This will be the first time the teams meet since all that went down and it will be interesting to hear this week if there’s any latent bitterness on the part of the Patriots who -- despite the on-field rivalry -- had a strong relationship with Baltimore at the ownership level with Steve Bisciotti, at the personnel level with Ozzie Newsome and George Kokinis and with the coaching staff. Bill Belichick recommended Harbaugh to Bisciotti for the Ravens head job in 2008.

The surging Ravens have won four of five. They’re 7-5 and leading the AFC North. And -- unlike other teams that traditionally melt under the lights in New England -- the Ravens relish the chance to play the Patriots.

"We have to go up into a hostile place in New England that we really enjoy playing [at]," quarterback Joe Flacco said. "It's going to be another important game in December up there on a Monday night, and it's going to be a lot of fun. I'm looking forward to it, big time."

“Now we’ve got our toughest challenge and we’ll need to play our best football up in New England to win that football game,” said Harbaugh. “We believe we’ll have a chance to do that based on where we are right now. … They’ve got great players, a great organization and they’re always at the top and they’ve earned it. We’ve been honored to be in some big games with them over the years and that’s a place we want to be.”

Blakely: Celtics not as feared as they were last season

Blakely: Celtics not as feared as they were last season

BOSTON -- On more than one occasion Monday night, the Boston Celtics were a discombobulated bunch with some players thinking they were running one play, while others were thinking the play called was something totally different.
 
You see that stuff in the preseason and to a certain extent in the regular season for a lot of teams. It is in those moments that we’re reminded that this Boston Celtics team is a work in progress on so many levels.
 
Because of that, we all need to hit the pause button when talking about them as a team inching closer towards Eastern Conference supremacy.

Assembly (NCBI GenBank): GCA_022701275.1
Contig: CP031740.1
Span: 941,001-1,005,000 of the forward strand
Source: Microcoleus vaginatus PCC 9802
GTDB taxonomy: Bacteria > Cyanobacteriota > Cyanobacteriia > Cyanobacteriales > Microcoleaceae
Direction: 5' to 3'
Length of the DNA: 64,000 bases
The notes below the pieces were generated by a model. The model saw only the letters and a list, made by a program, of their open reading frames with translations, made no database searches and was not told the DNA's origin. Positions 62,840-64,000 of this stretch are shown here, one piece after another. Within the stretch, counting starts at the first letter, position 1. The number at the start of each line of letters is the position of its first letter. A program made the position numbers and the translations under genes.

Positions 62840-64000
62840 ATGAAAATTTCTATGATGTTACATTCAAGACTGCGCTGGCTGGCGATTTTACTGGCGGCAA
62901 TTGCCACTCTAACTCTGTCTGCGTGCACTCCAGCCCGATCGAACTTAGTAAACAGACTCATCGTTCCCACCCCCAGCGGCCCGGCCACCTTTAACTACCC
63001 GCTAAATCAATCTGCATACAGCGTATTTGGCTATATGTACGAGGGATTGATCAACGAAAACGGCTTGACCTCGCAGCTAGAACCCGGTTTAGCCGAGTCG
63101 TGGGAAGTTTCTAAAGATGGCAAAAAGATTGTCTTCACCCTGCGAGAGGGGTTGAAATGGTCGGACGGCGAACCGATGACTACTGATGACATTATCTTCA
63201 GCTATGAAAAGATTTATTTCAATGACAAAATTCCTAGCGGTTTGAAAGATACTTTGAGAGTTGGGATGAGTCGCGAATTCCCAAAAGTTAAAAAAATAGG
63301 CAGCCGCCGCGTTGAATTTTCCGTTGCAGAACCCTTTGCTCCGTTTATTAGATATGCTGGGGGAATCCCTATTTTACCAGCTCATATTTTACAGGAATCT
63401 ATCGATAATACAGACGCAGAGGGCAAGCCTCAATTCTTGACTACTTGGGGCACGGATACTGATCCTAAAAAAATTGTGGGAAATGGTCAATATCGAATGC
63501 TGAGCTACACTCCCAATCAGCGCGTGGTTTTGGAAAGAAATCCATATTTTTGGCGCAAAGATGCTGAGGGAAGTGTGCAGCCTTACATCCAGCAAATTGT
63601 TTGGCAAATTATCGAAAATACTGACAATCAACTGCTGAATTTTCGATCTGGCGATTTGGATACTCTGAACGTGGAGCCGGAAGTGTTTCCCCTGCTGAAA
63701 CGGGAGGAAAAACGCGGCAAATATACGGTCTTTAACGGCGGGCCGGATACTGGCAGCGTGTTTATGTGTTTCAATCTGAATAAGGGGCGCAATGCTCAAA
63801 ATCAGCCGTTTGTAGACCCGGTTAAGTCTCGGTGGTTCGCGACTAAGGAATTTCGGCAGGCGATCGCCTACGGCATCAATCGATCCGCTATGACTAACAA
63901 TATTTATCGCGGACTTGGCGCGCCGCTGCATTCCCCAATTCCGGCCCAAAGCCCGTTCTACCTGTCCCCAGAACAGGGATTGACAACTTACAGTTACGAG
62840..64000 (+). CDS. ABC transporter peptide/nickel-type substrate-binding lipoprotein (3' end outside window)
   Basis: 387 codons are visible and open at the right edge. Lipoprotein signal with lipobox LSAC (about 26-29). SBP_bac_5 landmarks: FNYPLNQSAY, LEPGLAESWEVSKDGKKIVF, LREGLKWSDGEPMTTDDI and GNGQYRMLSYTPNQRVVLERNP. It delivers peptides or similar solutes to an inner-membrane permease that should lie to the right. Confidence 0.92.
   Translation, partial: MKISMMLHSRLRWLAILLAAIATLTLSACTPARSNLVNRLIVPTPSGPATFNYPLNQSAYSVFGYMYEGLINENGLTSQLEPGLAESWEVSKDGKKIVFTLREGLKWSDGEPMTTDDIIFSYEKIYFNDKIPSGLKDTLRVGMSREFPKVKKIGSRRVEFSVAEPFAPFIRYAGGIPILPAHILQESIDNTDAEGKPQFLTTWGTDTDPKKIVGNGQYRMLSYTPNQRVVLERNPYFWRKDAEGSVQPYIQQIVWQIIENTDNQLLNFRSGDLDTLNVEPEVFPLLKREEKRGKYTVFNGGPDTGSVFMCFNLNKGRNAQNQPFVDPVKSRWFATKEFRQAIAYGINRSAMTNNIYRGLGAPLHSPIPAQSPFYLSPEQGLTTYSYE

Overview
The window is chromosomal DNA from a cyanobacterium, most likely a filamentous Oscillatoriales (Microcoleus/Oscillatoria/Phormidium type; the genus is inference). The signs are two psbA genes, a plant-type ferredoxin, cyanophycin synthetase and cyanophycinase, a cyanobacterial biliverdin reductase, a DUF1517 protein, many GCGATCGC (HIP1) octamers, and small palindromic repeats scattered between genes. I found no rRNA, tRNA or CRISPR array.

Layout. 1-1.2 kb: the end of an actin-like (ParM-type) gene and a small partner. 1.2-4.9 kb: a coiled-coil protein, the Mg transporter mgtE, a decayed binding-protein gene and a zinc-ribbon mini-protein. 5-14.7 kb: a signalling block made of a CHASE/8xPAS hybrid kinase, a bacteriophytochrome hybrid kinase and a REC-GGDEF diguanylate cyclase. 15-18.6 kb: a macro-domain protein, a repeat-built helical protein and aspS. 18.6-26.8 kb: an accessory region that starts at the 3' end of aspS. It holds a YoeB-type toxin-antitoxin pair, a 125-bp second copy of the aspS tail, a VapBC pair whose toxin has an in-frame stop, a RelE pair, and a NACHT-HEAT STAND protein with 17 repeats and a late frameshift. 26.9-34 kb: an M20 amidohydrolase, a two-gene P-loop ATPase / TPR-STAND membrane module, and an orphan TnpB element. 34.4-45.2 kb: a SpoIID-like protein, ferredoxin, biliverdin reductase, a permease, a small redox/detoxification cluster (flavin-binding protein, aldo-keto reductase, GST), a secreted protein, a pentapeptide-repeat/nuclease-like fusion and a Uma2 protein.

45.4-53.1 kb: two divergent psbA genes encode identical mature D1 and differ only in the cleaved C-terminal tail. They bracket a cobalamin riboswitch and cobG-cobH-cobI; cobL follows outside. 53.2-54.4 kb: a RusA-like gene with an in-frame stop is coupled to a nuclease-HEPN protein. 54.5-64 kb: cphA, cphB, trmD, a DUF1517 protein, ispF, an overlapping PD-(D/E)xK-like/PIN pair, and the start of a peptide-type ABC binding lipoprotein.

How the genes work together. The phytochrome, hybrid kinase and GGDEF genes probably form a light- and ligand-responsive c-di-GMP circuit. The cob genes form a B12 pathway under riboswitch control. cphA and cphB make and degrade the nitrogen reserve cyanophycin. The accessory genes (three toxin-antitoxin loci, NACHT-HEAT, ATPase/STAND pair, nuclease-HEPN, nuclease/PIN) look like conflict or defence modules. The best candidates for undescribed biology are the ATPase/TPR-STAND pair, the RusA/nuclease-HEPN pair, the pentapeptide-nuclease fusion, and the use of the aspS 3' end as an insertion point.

After the first month of the season, they have yet to show that they are going to be better than last season’s 48-win ball club.
 
The big problem a year ago was the offense bogging down and for the most part, not making shots. This year, it’s the team’s defense that has let them down on many nights.
 
And with that comes a sobering reminder this crew is good, but at best are maybe top-five in the East.
 
As a team on the rise, beating teams you’re not supposed to has to happen with some semblance of regularity.
 
There were only three teams on the Celtics’ docket this season thus far that they should have been beaten by without there being any argument: Golden State, San Antonio and Cleveland.
 
They were beaten in all three, two of which (Golden State and Cleveland) had final scores that did not indicate the level of dominance they had over the Celtics.
 
The average margin of defeat in the three games was 9.3 points, but two of them (San Antonio and Golden State) were at the TD Garden, which is supposed to be the equalizer for upset-minded teams.
 
But in each game, Boston put up a decent fight only to fail to emerge victorious.
 
The struggles against the upper echelon teams of the NBA has nothing to do with not having a superstar or a great rebounder or any of the kazillion reasons/excuses offered up as to why they’re not better.
 
It’s hunger.
 
It’s effort.
 
It’s about being blinded by the internet clicks that tout them as one of the best teams in the East, and them not seeing the danger that comes with embracing all that patting on the back.
 
It makes you soft.
 
It makes you fat and happy.
 
And maybe most significant, it creates a false sense of arrival before you’ve left the tarmac.
 
That’s where the Boston Celtics are right now: a team that seems to have forgotten why they were the team nobody wanted to play last year.